How Alibaba Health offers a possible example for Amazon
Shanghai is 12 hours ahead of New York. Within the healthcare world, the fledgling Alibaba joint venture, Alibaba Health, may also be ahead of such U.S. counterparts as Amazon, Google and others. The race is dynamic and fluid. Or as one of my favorite philosophers, Yogi Berra said when asked what time it was responded, “You mean now?” It’s tough to track.
A major investment firm describes Alibaba Health as a joint venture/investment holding company engaging in pharmaceutical e-commerce, intelligent medicine and product tracking platform businesses in China. Alibaba Health is in start-up investment mode, with an accounting year ending March 31 and its most recent reported revenues relatively small by Alibaba standards — almost $357 million. The company has a B-to-C pharmacy arm through its TMall entity, as well as outsourced B-to-B centralized procurement and distribution.
Alibaba Health has turbo charged Chinese health care by completely rearranging the value chain. Previously, hospital pharmacies purchased their prescription drugs from doctors. Chinese doctors do not receive salaries commensurate with services provided and seek “gray income.” Enter rebates from pharmaceutical companies. In exchange for a doctor’s commitment to prescribe a certain prescription, a rebate was paid to the doctor. The doctor then sold the drug to the hospital at an inflated price, pocketing the rebate. E-commerce, led by Alibaba Health, is changing Chinese health care overnight literally and figuratively. No more rebates.
Alibaba Health’s acquisition activity in just the last few months spans products, services and even traditional retail operations. With the backdrop of Amazon entering brick-and-mortar by acquiring Whole Foods and its rumored interest in the retail pharmacy game and acquisition of PillPack last summer, there’s a parallel track with Alibaba Health. And the battle isn’t just within the United States and China. Amazon acquired the e-commerce platform souq.com in part to protect its Middle East turf. Meanwhile, Alibaba has launched its e-commerce platform, Lazada, in Southeast Asia. In September, the online platform Lazmall conducted a “9.9 campaign” with huge fanfare across six countries — Thailand, Indonesia, Malaysia, the Philippines, Singapore and Vietnam. The sale saw such key multinationals as Procter & Gamble and L’Oreal sign on.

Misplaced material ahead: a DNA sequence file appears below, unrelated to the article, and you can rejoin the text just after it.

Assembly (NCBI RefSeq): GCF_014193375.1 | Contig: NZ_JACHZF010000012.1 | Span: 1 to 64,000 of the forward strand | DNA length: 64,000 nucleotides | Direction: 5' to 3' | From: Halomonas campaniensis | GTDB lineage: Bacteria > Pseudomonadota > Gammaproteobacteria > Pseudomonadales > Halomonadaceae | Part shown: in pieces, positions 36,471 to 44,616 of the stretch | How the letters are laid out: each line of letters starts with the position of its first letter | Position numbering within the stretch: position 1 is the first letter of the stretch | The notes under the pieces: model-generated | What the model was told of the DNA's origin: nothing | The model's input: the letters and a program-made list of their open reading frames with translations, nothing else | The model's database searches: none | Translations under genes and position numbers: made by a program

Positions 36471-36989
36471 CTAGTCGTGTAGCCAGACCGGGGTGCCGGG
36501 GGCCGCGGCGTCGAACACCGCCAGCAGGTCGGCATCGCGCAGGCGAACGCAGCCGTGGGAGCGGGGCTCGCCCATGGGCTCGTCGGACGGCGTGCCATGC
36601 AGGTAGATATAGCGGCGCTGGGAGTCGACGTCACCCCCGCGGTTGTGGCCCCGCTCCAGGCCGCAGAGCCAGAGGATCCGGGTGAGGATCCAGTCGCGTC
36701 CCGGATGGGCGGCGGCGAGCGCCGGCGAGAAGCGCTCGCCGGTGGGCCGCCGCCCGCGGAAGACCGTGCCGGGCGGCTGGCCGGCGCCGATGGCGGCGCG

On the domestic China front, parent Alibaba transferred Ali JK Nutritional products to Alibaba Health in early June for $1.4 billion in stock, increasing Alibaba’s stake in Ali Health from 48% to 56%. The division sells medical devices, healthcare products, adult products and healthcare services on TMall with annualized revenues of $3.2 billion from over 3,300 merchants. Later in June, a strategic collaboration agreement with Merck KGaA to develop patient-centric digital services was announced. This deal combines Alibaba Health’s online drug-tracking abilities with Merck’s knowledge in diabetes, thyroid and cardiovascular issues. Then, in August, Alibaba Health paid roughly $61.3 million for a 14.52% share of the 1,000-plus pharmacy chain Guizhou Ensure. An additional roughly $58.7 million capital contribution resulted in a 25% total company stake.
The healthcare battlefront includes content/service, retail and product. There will be more change and Alibaba Health will be at the forefront. Or, as my hero Yogi put it, the future ain’t what it used to be.
Ed Rowland is a Drug Store News Contributing Editor covering global issues. As the principal of Rowland Global LLC (www.rowland-global.com) he believes in the promise of global business and supports companies in their strategy, tactics and execution of international growth initiatives.
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